Have you heard of Nordic Mobile Telephony, NMT?
Probably not. But without it, you might not be able to call home to another country the way you do today.
Back in June 1969, top executives from the Nordic countries’ telecom administrations gathered in Lofoten in the Norweigan archipelago for their 34th conference.
One of the Swedish representatives, Carl-Gösta Åsdal, Chief Radio Engineer at Televerket (now TeliaSonera), came with a bold suggestion: He wanted to join mobile telephone solutions between Nordic countries, so Danes, Swedes, and Norwegians could all call each other. It wasn’t possible at the time. Can you imagine?
The committee decided to form a subgroup with the mission to “explore the opportunities for standardizing the signal system for selective calls using existing public mobile telephone services.”
And it happened. In 1981, they successfully launched the world’s first mobile telephony standard, Nordic Mobile Telephony (NMT).
On Saturday the technology is 35 years old. It might not seem like a big deal, but it is. Imagine how much harder it would be to spend two years in Sweden if you couldn’t talk to friends and family back home. (There are, of course, other innovations which have made that possible, like the internet – but we’re talking before that!)
It all grew out of the idea to enable easier communication between the Nordic neighbours: mobile devices that could connect people in the large, but sparsely populated north.
But it took time to get there, and effort to convince decision makers.
“At first, the one making the call would have to know where the telephone receiving the call was located,” said NMT’s Thomas Haug, who helped push through the technology several decades ago.
“You also had to memorize 14 digits,” he added. And let’s face it, how many people want to do that?
In 2013 Thomas Haug became the first Swede to receive the Draper Prize, sometimes referred to as the “Nobel Prize of technology” and awarded annually by the American National Academy of Engineering. He has been recognized as one of the key pioneers of NMT.
“I'm very honoured to be a prize recipient since we were several persons involved from the operator as well as manufacturer side in developing the first mobile systems which few realized the full potential of at the time,” Haug said at the time.
According to Haug, NMT “is the template for today's mobile communication enabling people to communicate and access information almost everywhere and anytime”.
Haug played a critical role in pushing the company to keep researching even though progress was slow. Many had a hard time seeing the need for such technology at the time, partly because there was nothing to compare it to. But Haug helped convince superiors to keep going and to develop a marketable product.
And when the “010” prefix was introduced, the system was able to keep track of the mobile devices, and people could call across borders without having to indicate the location of their receiver.
Suddenly, NMT was close to a breakthrough. Area codes were in.
“We started sending out quotes to industries, and the first base stations were actually Japanese, made by Mitsubishi,” Haug said.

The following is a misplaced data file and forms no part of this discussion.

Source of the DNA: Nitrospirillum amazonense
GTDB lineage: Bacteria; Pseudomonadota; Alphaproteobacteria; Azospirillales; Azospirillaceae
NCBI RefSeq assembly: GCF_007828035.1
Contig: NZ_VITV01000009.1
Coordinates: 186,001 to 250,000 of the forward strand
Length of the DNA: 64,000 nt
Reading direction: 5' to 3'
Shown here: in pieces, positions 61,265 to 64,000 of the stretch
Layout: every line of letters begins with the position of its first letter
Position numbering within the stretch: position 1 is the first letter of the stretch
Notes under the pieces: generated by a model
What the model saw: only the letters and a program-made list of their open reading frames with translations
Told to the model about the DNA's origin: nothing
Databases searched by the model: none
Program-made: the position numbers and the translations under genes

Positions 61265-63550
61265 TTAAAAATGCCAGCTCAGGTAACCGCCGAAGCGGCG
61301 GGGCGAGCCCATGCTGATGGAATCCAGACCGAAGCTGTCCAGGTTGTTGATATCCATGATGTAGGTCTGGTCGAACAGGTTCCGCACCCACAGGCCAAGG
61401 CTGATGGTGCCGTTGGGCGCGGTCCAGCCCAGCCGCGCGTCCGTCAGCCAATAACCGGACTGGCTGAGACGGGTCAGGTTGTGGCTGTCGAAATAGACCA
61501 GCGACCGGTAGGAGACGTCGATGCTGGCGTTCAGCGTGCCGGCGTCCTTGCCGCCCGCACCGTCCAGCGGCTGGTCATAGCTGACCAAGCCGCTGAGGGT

Swedish counterpart L.M. Ericsson was at this point still hesitant to support the revolutionary technology, but after some negotiating, they decided to invest in the idea and expand the network with their own equipment.
So on October 1st, 1981, at Televerket’s switch in the Stockholm suburb of Hammarby, NMT officially launched the service.
NMT would be first in the world to offer this mobile service with a projected expansion to half a million users within 10 years.
The word mobile is relative, of course. Take a look at these early mobile phones, from Swedish company NMT's own archives:
Not quite as snazzy as an iPhone, is it?
But actually, the Swedes weren’t the first to have mobile phone service.
Customers in Saudi Arabia were, thanks to an unexpected contract L.M. Ericsson sealed with the Saudis in cooperation with Philips.
While the NMT technology was used in Saudi Arabia, it took another month until modern mobile phone service was launched in Sweden.
And within a year, NMT had 35,000 subscribers, and counting.
From then on, there was no stopping the phenomena that has become modern mobile telephony.
“Stores specializing in gadgets and accessories started selling phone mounts for cars,” Magnusson said, “and people would install those to make others think you had a mobile phone.”
NMT eventually started its decline, however, parallel to the development of a new standard, GSM, which would soon claim the leading position in the mobile world.
By 1997, the two systems each had one million users around the world–more than double the estimate originally thought to be wildly optimistic.
“Sweden and Ericsson have NMT to thank for an incredible number of things,” Johan Wibergh, Head of Business Unit Networks Ericsson, told the NMT pioneers.
“You have contributed to the fact that five billion people today have telephone service.”
“We are only in the beginning of a very long journey,” Wibergh added “Eventually, everything that benefits from being online, will be.”